What causes alcohol drinking?

Though our analyses confirm the associations between parental and personal socio-economic class and alcohol consumption, other factors in the family and the individual are just as important as a child's social class, but further research is required to understand the underlying processes.

Anonymous Patient Answer

What are common treatments for alcohol drinking?

Cognitive therapy (CT) is the most recommended form of psychotherapy at present. Other forms include psychoeducation and motivational enhancement therapy.\n\nThis article incorporates public domain text from the US National Library of Medicine which is a US government work.\nThis is a list of diseases of the brain.\n\nDamage to brain of body can be caused by stroke, traumatic brain injury, hypoxia, or head trauma (such as a motorcycle accident, car accident, gunshot, or fall) to name only a few common causes of brain damage. Brain damage is a wide and variable topic with many causes and symptoms. The symptoms and causes generally affect different areas of brain.

Anonymous Patient Answer

Who should consider clinical trials for alcohol drinking?

Data from a recent study of this study suggest that clinicians may wish to consider performing routine assessment of alcohol consumption before considering participation in a clinical trial. Alcoholism is associated with other medical and psychiatric complications and, thus, should be considered a separate condition for clinical trial inclusion.

Anonymous Patient Answer

What does changegradients usually treat?

Patients with a change-to-control treatment effect do not receive an inferior treatment compared to traditional change-to-intervention treatment. The change-to-control effect is not due to a change in patient expectations.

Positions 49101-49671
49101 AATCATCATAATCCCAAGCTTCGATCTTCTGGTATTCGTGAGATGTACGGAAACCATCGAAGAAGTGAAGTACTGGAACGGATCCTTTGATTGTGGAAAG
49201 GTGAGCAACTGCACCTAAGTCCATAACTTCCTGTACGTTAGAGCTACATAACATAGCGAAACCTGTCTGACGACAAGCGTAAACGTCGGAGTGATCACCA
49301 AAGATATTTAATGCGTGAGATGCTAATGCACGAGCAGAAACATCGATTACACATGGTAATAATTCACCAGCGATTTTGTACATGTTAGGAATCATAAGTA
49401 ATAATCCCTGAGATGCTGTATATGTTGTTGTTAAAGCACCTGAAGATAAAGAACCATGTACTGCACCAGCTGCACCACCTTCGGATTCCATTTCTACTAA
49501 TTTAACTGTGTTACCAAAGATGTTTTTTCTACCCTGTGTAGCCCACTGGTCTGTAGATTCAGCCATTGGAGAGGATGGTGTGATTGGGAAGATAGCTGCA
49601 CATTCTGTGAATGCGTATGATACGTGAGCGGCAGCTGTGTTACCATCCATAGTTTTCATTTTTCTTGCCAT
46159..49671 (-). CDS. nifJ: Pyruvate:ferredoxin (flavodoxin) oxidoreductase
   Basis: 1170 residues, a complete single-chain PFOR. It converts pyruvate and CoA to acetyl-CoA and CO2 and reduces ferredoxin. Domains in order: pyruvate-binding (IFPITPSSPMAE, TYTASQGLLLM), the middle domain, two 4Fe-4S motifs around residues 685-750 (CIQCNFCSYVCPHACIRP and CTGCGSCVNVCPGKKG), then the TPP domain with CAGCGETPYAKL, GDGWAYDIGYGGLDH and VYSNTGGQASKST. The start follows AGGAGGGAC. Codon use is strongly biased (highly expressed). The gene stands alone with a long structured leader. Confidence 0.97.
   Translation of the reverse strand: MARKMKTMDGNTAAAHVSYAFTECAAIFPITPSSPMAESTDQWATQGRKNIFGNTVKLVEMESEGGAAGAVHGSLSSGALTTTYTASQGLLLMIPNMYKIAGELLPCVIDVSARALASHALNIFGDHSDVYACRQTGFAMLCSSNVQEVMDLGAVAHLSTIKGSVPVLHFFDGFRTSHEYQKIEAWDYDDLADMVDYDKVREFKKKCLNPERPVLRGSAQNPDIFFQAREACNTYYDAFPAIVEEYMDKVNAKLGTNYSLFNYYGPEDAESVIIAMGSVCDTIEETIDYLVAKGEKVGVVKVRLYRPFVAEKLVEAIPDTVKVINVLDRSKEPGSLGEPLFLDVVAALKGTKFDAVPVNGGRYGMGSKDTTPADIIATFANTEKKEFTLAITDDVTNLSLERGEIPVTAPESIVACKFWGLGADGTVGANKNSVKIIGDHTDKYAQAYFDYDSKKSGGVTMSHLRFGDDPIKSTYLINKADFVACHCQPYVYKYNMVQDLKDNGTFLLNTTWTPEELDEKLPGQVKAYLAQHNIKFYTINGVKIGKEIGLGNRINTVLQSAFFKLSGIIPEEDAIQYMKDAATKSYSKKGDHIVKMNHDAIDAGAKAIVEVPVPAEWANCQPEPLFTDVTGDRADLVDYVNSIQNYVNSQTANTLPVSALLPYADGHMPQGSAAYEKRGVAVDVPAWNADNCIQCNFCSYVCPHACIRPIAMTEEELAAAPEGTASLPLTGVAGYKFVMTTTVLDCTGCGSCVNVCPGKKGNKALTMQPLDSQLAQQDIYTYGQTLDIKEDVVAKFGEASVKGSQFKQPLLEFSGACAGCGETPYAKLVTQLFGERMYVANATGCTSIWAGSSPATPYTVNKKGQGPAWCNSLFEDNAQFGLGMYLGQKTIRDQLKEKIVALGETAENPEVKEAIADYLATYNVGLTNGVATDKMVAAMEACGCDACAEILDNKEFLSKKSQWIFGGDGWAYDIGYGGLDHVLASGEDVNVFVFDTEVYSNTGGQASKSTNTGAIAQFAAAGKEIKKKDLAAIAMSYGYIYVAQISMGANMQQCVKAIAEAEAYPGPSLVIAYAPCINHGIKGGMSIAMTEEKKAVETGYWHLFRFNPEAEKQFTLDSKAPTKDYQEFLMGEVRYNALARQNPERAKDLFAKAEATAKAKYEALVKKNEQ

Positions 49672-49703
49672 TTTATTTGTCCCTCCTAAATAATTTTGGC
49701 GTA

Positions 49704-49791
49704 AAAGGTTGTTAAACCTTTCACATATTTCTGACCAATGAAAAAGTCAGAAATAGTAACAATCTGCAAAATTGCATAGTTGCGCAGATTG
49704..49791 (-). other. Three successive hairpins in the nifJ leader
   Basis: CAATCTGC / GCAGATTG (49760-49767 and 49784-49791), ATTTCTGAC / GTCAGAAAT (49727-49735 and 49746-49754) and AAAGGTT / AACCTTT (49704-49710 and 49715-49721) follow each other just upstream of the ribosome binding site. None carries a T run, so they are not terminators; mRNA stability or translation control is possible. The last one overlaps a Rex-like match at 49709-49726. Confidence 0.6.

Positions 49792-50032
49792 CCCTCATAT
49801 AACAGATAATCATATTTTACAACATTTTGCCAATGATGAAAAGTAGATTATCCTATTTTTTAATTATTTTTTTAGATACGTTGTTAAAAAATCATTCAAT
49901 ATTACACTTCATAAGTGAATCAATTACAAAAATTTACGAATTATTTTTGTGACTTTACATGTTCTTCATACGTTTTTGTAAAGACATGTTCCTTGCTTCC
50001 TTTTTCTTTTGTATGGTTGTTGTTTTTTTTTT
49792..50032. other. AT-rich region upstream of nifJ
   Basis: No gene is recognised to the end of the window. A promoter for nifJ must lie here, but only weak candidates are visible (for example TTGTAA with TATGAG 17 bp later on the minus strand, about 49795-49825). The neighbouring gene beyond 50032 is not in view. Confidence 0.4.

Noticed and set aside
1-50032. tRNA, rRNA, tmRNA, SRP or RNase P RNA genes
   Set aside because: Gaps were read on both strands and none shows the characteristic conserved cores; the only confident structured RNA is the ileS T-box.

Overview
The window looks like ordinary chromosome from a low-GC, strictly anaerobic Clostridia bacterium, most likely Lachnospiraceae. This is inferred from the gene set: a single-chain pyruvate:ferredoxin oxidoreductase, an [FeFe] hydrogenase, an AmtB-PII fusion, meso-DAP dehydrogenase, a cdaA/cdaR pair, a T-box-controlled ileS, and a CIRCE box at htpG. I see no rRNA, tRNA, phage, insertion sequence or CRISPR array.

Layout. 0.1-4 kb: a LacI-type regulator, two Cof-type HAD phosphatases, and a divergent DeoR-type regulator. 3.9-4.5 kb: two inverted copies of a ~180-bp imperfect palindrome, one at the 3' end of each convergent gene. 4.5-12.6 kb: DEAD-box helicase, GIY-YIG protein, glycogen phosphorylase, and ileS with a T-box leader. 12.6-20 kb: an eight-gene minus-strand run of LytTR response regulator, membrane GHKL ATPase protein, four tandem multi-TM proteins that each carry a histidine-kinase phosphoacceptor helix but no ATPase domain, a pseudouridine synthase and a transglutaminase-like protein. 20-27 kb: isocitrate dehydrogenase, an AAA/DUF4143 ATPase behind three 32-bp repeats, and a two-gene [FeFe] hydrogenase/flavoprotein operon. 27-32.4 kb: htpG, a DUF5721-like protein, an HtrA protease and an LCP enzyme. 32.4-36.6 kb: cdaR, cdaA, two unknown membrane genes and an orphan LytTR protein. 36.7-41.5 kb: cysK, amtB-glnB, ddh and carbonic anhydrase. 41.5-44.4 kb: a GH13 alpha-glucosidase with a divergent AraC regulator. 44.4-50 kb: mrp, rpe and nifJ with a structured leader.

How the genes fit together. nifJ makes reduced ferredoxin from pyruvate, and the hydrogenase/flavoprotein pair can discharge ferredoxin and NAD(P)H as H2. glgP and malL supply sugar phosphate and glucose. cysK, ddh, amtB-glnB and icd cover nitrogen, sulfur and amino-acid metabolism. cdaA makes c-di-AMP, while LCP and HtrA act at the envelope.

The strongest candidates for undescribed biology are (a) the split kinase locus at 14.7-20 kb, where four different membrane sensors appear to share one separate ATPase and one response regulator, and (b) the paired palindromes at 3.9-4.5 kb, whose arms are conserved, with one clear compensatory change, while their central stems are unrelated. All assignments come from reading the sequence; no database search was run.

Anonymous Patient Answer

Has changegradients proven to be more effective than a placebo?

There is limited evidence to support or refute the effectiveness of the ChangeGradients on alcohol consumption and related health outcomes in comparison to a placebo. There were small methodological differences between ChangeGradients and placebo groups. A larger trial with a placebo group would be required to establish the efficacy of the ChangeGradients intervention over a longer timeframe.

Anonymous Patient Answer

Does changegradients improve quality of life for those with alcohol drinking?

Patient-based information is important information in decision making. There was improved quality of life in our group of alcohol drinkers. More work on alcohol drinkers is needed on the effects of changing gradients, with more control groups involved, but the changegradients method is a new, relevant way of giving information in such a group.

Anonymous Patient Answer

What is changegradients?

Data from a recent study provides a unique use case example of how changegradients can be used to guide process improvement. A practical perspective on the use of changegradients in other cases is that process improvements can take place when there is a strong sense of accountability, which motivates team members to continuously strive to improve the delivery of care.

Anonymous Patient Answer

Is changegradients typically used in combination with any other treatments?

We have identified six changegradients among those using CBT alone or in combination with drugs or other interventions. This suggests that changegradients may be more adequately integrated within a psychotherapeutic intervention. However, this is only an exploratory analysis, and further study involving larger samples is needed.

Anonymous Patient Answer